A spokesperson for the homeworking agency confirmed to TTG this week it had begun its Atol application process and had also seen “immense interest from larger suppliers” around partnering.
InteleTravel UK joined Abta on March 20 after a two-year process requiring the company to prove compliance with industry regulations, including training of its members around financial protection.
Speaking to TTG, John de Vial, Abta’s director of financial protection and financial services, said: “Ultimately, it is up to travel suppliers if they choose to work with them and customers to choose if they want to book.
“It is Abta’s job to represent the whole industry and business models of different kinds. They have met our criteria for compliance and so membership has been granted.”
The decision was met with intense debate online.
Alistair Rowland, group general manager specialist retail, Midcounties Co-operative and Abta board member, questioned how Abta would be able to regulate its new member on account of InteleTravel UK’s reported 1,800 members’ potential lack of travel experience and strategy of posting deals on social media.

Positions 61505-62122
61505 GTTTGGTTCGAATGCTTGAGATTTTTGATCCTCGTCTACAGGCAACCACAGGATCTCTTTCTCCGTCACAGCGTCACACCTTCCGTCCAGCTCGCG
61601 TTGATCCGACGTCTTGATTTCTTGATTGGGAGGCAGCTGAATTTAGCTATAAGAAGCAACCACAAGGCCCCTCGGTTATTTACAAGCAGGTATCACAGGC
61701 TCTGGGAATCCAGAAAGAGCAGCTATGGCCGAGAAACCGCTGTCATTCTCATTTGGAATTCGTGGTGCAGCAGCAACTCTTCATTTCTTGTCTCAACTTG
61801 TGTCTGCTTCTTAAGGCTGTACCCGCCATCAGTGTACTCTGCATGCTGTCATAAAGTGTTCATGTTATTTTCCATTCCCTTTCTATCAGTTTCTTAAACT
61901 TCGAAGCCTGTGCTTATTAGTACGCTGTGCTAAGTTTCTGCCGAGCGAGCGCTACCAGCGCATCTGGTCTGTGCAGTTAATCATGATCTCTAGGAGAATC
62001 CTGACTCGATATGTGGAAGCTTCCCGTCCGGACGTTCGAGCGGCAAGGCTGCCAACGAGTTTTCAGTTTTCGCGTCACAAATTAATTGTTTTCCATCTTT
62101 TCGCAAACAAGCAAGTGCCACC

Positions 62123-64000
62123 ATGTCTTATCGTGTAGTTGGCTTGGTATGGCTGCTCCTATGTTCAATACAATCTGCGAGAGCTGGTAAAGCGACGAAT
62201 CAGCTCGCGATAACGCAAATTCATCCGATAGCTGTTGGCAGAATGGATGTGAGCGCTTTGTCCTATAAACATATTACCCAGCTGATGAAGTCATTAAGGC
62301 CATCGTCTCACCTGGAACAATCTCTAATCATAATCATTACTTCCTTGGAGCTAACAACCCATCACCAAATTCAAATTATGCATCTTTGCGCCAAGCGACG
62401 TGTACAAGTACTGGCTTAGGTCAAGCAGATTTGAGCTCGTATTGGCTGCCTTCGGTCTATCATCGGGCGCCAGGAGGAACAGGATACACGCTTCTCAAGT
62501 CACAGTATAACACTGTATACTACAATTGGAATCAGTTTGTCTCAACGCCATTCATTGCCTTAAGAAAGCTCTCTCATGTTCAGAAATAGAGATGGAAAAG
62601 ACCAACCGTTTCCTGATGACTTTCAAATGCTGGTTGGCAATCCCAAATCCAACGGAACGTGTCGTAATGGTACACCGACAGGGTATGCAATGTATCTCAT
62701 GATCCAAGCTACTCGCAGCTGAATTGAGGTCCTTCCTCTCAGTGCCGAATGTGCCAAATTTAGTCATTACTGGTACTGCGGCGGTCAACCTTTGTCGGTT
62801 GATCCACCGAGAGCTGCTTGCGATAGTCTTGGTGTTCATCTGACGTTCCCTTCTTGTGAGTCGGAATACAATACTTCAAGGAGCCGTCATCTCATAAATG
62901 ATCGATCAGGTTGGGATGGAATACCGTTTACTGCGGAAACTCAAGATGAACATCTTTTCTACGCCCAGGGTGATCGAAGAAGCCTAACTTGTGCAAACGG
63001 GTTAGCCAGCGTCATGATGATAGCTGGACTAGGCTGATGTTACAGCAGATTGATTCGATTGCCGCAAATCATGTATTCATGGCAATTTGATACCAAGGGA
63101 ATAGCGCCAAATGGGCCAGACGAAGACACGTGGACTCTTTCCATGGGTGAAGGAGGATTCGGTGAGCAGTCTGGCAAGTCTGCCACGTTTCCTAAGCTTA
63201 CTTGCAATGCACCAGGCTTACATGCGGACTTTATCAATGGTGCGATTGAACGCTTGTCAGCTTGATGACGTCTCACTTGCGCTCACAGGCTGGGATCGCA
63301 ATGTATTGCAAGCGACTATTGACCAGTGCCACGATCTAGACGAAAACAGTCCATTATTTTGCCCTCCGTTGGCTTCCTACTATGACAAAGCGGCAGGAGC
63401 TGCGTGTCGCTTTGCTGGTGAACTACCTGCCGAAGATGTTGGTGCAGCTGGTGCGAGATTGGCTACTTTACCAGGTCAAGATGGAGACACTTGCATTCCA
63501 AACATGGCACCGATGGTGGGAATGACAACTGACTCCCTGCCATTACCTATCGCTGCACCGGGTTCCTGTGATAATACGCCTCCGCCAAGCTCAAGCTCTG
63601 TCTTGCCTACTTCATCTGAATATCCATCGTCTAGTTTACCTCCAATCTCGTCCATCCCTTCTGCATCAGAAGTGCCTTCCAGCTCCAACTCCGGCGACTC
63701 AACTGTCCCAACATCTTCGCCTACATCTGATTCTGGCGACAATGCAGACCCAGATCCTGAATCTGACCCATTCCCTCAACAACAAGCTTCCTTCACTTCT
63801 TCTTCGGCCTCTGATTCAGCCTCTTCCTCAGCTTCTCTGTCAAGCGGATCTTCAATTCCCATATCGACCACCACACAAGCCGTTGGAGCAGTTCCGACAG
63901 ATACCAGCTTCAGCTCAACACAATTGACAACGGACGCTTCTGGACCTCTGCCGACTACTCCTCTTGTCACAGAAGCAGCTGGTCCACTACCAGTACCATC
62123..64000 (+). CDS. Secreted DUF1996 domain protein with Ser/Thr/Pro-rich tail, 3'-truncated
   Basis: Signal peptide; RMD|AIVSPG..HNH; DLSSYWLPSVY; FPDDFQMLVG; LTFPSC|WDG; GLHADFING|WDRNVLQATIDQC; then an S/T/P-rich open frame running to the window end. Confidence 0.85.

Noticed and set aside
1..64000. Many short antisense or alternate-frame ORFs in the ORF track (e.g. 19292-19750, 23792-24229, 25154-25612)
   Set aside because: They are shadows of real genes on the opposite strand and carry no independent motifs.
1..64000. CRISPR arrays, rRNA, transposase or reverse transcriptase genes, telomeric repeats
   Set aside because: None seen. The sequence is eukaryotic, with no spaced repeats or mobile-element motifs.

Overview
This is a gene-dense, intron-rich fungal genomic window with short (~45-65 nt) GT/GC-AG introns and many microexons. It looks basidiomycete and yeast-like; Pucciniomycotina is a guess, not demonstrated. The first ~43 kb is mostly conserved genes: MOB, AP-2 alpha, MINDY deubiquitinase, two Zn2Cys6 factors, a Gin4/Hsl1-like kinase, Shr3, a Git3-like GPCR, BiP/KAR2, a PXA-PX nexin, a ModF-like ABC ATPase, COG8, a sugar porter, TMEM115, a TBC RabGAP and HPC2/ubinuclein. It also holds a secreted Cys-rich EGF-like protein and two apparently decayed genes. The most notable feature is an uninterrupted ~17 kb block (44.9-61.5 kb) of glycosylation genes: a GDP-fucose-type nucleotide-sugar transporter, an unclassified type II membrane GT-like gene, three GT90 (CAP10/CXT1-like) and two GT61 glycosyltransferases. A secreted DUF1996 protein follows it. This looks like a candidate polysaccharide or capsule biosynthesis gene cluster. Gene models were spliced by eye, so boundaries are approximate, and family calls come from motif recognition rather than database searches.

“If you believe they have [almost] 2,000 members and each is posting 10 times a day on social media, that’s an incredible amount of time to inspect them all. I honestly don’t think Abta can manage that effectively with its current resources,” he said.
“It’s the quality of the Abta brand and what it stands for and that quality being challenged that concerns me – when you have people selling travel just in their spare time trading as an Abta member. Time will tell if it was the right decision.
"For me, Abta will go on a journey with InteleTravel in the way it shapes its membership criteria going forward.
“I remain a loyal follower of Abta and what it stands for, but I am not a fan of this decision. That said, the same could have been said of homeworking when it came to market as a new model and now this is a highly respected route to market.”
Alan Bowen, legal advisor to the Association of Atol Companies and Abta’s former head of legal services, said he was “frankly amazed” by the decision, adding: “It could be very damaging for [Abta’s] reputation if things go wrong.
"In the long run, I can’t see InteleTravel agents as competition to the expertise of [existing] traditional agents, but in the short-term, it’s a risk for the industry.”
InteleTravel UK’s spokesperson said industry reaction to its Abta membership was “as expected” and it would “continue to work closely with Abta” and its members were “focused on education and training”.
“As time goes on, the industry will see we are a professional organisation delivering for our suppliers and customers,” she said.
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